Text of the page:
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S.A.T.s are O.U.T.

AVITAL ABRAMOV

Guest Writer

For all students in high school, standardized testing is nothing new. Most public schools start these types of exams at around the third grade. So, when the time comes to turn in their college applications, seniors would turn in their test scores as an additional data point for admissions offices. One of the most commonly referred to tests across the U.S has been the SAT, a three hour long exam that tests students’ abilities in topics such as math, reading, and writing. This assessment has been a staple part of college admissions for many decades. In the past few years, however, many colleges have removed the requirement of sending in scores from this exam as a part of their application process. 

This shift officially started as a way to ease college applications during the lockdowns for the graduating class of 2020 as well as a response to the varsity blues scandal. This scandal was surrounding parents influencing college admissions through bribery. Even with the passing of a few years, many universities have decided to keep this new policy of not requiring any SAT or ACT scores, not only to decrease stress but to also ensure a more fair admissions system. In fact, over 84 institutions across the US have turned to test-optional or even test-blind policies. 

This new SAT policy has also made colleges more accessible to a far wider range of students. This is particularly true for more selective schools that in the past would have required high SAT results and now look more toward other factors of the application like GPA and extracurriculars to make their decisions. 

 “For students who do not have access to it because of the cost or not having the time over the summer to dedicate to these intensive classes because they have to provide for their families, having lots of schools test blind or test-optional in a way levels the playing field,” said Victoria Chow, a San Marcos junior.  

With this new system, more opportunities are open to students since the admission officers conduct more detailed wholistic reviews. According to US News, “Fifteen percent of students reported that they applied to a college specifically because it was test-optional, for instance, according to the EAB report. That number was higher among applicants of color: 24% of Black students, 15% of Asian students, and 21% of Hispanic students applied to a school because of its test-optional policies.”  

An application process that truly embodies making applications easier and more accessible to a wider range of students in the UC system. In past years, they have gone fully test blind and no longer provide an option to submit SAT or ACT scores. They have also created one synchronous application for all UCs, making the applications a far less time consuming process. University of California statistics show, that the freshman applicants rate grew by 16.8 percent from 2020 to 2021. The number of freshman applicants also reached an all-time high of 210,840 for the fall of 2022.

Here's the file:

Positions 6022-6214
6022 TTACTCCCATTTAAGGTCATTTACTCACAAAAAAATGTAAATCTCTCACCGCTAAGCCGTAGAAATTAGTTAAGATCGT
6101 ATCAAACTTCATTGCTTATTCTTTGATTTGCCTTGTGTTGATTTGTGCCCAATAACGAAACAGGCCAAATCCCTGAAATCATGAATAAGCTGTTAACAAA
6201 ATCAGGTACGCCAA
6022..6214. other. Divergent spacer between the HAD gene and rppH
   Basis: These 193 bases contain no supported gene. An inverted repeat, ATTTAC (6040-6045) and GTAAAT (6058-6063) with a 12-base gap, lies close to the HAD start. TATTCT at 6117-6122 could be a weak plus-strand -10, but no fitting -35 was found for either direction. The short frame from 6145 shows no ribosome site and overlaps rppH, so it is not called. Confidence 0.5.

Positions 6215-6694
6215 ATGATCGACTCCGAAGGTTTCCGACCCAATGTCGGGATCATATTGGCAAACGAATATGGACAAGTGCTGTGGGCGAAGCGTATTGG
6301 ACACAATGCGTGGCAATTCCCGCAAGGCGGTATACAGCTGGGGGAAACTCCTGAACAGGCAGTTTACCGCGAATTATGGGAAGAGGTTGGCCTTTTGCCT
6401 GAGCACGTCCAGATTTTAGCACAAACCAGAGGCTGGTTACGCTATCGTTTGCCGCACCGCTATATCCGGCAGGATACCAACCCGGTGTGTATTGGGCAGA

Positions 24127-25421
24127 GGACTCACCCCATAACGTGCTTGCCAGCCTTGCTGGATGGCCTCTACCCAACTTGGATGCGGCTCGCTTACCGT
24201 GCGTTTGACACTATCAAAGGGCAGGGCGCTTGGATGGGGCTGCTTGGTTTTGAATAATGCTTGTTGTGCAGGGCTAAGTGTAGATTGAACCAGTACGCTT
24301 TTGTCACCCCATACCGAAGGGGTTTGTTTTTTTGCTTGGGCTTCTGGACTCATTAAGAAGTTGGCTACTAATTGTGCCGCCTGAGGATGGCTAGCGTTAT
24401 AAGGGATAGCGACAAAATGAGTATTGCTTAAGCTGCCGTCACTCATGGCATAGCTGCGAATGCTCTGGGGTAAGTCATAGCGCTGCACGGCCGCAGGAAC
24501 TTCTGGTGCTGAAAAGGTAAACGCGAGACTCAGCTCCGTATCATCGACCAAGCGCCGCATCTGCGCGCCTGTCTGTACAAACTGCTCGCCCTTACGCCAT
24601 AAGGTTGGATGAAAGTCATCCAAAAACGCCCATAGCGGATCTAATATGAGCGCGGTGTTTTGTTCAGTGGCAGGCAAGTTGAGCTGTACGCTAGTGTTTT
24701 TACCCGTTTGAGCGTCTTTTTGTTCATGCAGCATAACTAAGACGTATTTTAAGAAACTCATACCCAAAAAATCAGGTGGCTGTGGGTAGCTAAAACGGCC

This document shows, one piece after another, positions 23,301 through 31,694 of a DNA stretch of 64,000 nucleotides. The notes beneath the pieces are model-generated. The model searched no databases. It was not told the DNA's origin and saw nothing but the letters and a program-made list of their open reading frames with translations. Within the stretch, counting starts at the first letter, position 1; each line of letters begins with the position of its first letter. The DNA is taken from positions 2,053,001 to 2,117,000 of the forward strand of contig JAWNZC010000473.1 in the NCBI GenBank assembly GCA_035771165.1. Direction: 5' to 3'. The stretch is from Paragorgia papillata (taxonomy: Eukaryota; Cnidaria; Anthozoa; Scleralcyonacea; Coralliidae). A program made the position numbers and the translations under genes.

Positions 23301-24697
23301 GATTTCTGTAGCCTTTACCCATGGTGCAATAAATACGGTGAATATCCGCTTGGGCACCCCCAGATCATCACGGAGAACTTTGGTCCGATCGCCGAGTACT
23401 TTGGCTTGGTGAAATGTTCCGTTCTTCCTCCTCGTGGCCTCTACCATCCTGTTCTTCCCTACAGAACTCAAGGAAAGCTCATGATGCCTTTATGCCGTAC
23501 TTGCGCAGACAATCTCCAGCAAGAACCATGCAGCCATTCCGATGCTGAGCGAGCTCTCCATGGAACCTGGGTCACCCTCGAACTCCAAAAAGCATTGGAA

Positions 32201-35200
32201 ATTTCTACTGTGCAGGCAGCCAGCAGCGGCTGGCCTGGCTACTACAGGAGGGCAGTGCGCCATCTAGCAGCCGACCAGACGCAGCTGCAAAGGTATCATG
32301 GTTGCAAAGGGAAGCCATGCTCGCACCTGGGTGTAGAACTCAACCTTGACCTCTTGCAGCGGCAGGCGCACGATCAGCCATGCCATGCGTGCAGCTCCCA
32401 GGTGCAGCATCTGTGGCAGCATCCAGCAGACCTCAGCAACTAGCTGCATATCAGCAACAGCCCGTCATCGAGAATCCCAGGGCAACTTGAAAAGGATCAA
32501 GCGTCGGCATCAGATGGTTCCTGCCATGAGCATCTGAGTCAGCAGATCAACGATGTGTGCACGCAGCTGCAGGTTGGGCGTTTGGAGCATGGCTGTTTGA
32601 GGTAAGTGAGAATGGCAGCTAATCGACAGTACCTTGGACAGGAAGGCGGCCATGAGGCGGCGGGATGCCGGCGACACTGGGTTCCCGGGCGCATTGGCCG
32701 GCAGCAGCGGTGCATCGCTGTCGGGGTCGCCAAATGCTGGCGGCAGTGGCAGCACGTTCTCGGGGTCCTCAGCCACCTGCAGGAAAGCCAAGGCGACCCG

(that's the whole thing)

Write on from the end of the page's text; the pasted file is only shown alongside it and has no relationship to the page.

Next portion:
According to the Daily Bruin, in 2022, the number of freshman applicants to UCLA rose from 149,700 in contrast to the 108,877 freshman applicants in 2022. This shows a positive aspect of the new UC application policy that does not require test scores. 

“I am pretty sure the UCs did not even give the option which I thought was really great because it gave everyone the same factors impacting their admission to the school. Personally, it did not affect me much as I did not submit ACT/SAT scores to any schools,” said Olivia Dozer, a 2022 San Marcos graduate.

Despite the many upsides in making college more attainable to those who do not have high SAT scores, this new structure tends to add higher pressure to other portions of the college application. Since applications focus on the student as a whole, there is new stress added onto things like extracurriculars, grades, and types of classes that students take. This creates a shift in the sense that colleges now focus more on the types of things that students do throughout their high school careers as markers for qualification rather than heavily relying on exams for that data. Without SATs as a marker, freshman college applications are becoming more competitive. 

Matthew Chung, a San Marcos junior said, “It adds a lot of pressure and makes me feel like my options are limited.” 

This is a common concern for many students applying during this time. 

The test blind or test optional standards in many universities throughout the past few years have offered a new perspective on the whole college application process. This new perspective tends to make the application more competitive but provides a fairer experience for all students despite their background or economic status. Students that are driven and have impressive applications despite high SAT scores now have as much of a chance to go to a good college. This can prove to be a very positive change since college admissions will not rely on how well a student did on an exam but rather focus on the suitability of each separate applicant by observing their accomplishments over four years rather than three hours.

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